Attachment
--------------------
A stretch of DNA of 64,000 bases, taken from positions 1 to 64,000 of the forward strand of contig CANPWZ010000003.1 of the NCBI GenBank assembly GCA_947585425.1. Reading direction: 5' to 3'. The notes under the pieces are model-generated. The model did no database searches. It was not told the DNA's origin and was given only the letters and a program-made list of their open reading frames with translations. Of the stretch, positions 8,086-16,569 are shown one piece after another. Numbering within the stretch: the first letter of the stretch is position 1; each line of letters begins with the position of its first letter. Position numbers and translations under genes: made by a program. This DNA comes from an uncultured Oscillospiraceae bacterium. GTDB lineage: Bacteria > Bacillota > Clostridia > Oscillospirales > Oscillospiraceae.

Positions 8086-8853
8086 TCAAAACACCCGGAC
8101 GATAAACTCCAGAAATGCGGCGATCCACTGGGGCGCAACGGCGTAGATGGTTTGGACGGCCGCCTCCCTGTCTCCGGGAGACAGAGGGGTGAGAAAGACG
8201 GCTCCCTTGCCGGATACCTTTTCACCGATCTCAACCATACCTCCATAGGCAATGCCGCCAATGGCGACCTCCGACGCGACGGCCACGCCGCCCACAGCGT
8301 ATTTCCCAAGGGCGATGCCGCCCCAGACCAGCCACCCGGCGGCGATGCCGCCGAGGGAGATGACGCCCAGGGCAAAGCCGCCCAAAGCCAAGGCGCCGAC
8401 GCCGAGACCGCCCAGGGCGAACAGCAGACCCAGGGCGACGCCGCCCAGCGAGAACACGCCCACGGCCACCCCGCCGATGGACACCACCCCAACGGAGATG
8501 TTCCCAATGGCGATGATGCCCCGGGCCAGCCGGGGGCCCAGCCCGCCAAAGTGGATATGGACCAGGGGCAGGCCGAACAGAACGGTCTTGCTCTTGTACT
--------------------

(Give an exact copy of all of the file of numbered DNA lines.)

A stretch of DNA of 64,000 bases, taken from positions 1 to 64,000 of the forward strand of contig CANPWZ010000003.1 of the NCBI GenBank assembly GCA_947585425.1. Reading direction: 5' to 3'. The notes under the pieces are model-generated. The model did no database searches. It was not told the DNA's origin and was given only the letters and a program-made list of their open reading frames with translations. Of the stretch, positions 8,086-16,569 are shown one piece after another. Numbering within the stretch: the first letter of the stretch is position 1; each line of letters begins with the position of its first letter. Position numbers and translations under genes: made by a program. This DNA comes from an uncultured Oscillospiraceae bacterium. GTDB lineage: Bacteria > Bacillota > Clostridia > Oscillospirales > Oscillospiraceae.

Positions 8086-8853
8086 TCAAAACACCCGGAC
8101 GATAAACTCCAGAAATGCGGCGATCCACTGGGGCGCAACGGCGTAGATGGTTTGGACGGCCGCCTCCCTGTCTCCGGGAGACAGAGGGGTGAGAAAGACG
8201 GCTCCCTTGCCGGATACCTTTTCACCGATCTCAACCATACCTCCATAGGCAATGCCGCCAATGGCGACCTCCGACGCGACGGCCACGCCGCCCACAGCGT
8301 ATTTCCCAAGGGCGATGCCGCCCCAGACCAGCCACCCGGCGGCGATGCCGCCGAGGGAGATGACGCCCAGGGCAAAGCCGCCCAAAGCCAAGGCGCCGAC
8401 GCCGAGACCGCCCAGGGCGAACAGCAGACCCAGGGCGACGCCGCCCAGCGAGAACACGCCCACGGCCACCCCGCCGATGGACACCACCCCAACGGAGATG
8501 TTCCCAATGGCGATGATGCCCCGGGCCAGCCGGGGGCCCAGCCCGCCAAAGTGGATATGGACCAGGGGCAGGCCGAACAGAACGGTCTTGCTCTTGTACT